It looked like the FTSE 100 was going to end April back above the 6,000 point level. But hopes were dashed by a 200 point loss on Thursday. The index still ended the month at 5,901 points, up 229 points on the month for a gain of 4%.
It was the FTSE 100’s second-best April in the past decade, beaten only by April 2018. That year, the UK’s top index put on a massive 452 points to reach 7,509 in the month. That’s a gain of 6.4%, a typical year’s worth of growth.
Here’s what the top five of the past 10 Aprils looked like:
|FTSE 100||End March||End April||Change||%|
So, at the end of March 2020, the Covid-19 pandemic caused lockdown, and businesses worldwide faced disruption. A great time to avoid the stock market, right? Clearly not, it turns out. If you’d plonked down some cash on the FTSE 100, a month later you’d be sitting on a nice gain.
Unpredictable FTSE 100
In March, a month in which the FTSE 100 dipped as low as 4,899 points, I really was expecting further carnage to come. So I’m pleasantly surprised. And it does show that trying to predict where the stock market is going to go in the short term is a mug’s game.
Plenty of people do gamble on the FTSE 100, and on individual shares, taking bets on short-term movements. I know that’s rarely a winning game, but I was surprised to read this week that around 75% of all such bets lose money. It’s probably better than the horses, but that’s the only positive thing I can think to say about it.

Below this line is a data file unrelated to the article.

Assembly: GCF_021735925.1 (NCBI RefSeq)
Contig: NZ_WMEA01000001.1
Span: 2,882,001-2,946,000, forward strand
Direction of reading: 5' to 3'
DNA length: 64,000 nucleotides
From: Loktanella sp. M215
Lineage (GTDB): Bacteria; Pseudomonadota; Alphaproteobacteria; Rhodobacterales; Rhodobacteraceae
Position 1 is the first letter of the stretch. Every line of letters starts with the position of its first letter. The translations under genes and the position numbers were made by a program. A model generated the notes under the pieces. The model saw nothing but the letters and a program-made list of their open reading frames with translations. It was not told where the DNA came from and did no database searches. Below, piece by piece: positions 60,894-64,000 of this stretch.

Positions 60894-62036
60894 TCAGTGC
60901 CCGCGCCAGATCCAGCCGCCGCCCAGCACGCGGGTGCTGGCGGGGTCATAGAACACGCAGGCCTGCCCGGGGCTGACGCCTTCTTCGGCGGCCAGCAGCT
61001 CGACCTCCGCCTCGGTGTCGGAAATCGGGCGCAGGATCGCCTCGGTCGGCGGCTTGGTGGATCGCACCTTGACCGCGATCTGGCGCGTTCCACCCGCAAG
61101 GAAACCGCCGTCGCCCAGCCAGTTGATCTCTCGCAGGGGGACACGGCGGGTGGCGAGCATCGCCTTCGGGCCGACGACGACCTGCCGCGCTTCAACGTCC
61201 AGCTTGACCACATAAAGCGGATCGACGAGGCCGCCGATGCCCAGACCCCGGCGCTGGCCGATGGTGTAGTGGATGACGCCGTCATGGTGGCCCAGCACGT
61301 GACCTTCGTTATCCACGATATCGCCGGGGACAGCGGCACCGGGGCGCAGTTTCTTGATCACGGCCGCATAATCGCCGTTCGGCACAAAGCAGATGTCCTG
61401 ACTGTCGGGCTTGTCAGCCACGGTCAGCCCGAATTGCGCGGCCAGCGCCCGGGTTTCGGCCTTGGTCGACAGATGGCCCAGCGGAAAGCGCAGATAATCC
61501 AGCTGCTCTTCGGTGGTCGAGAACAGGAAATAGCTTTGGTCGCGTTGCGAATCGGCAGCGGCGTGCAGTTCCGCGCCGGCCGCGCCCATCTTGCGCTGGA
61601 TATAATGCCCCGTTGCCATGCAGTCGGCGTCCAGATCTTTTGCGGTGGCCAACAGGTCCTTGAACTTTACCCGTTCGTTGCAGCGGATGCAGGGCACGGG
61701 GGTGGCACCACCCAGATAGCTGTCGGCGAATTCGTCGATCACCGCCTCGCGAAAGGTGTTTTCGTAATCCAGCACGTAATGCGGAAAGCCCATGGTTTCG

But back to April. It might have been the second-best April for the FTSE 100 in a decade, but the index recorded its lowest end-of-April level since 2012. That year, the month ended at 5,738 points, the only other April in the decade that finished below 6,000.
Only twice in the past decade has the FTSE 100 lost ground in April, with a 1.6% fall in 2017 and a 0.5% dip in 2012.
Time to sell?
What should we do now? Avoid the FTSE 100 now the ‘Sell in May‘ thought is upon us? Well, if you’re going to choose any time to sell, the end of April might indeed be the best. According to analysis by Money Observer, since 1970, April has been the best month for UK shares. At the time of the study, the FTSE All-Share index had averaged 2.6% in gains each April over nearly 50 years, though that’s dipped to 2% since 2000.
April 2020 seems to have continued that tradition, but I think there are several good reasons to avoid selling now.
Once you consider the costs of selling at the end of April and buying back some time later, together with any tax liabilities you might crystalise, I just don’t see the point. April is volatile too, so that adds extra risk. The likelihood of happening to hit enough years when it’s sufficiently profitable to make it worthwhile seems too low to me.
And do you really want to be selling at the lowest end-of-April level for the FTSE 100 for the past eight years? I’d just keep investing regularly, every month, regardless of historical statistics. Keep doing that for decades, and I reckon you’ll be heading for a financially sound retirement.
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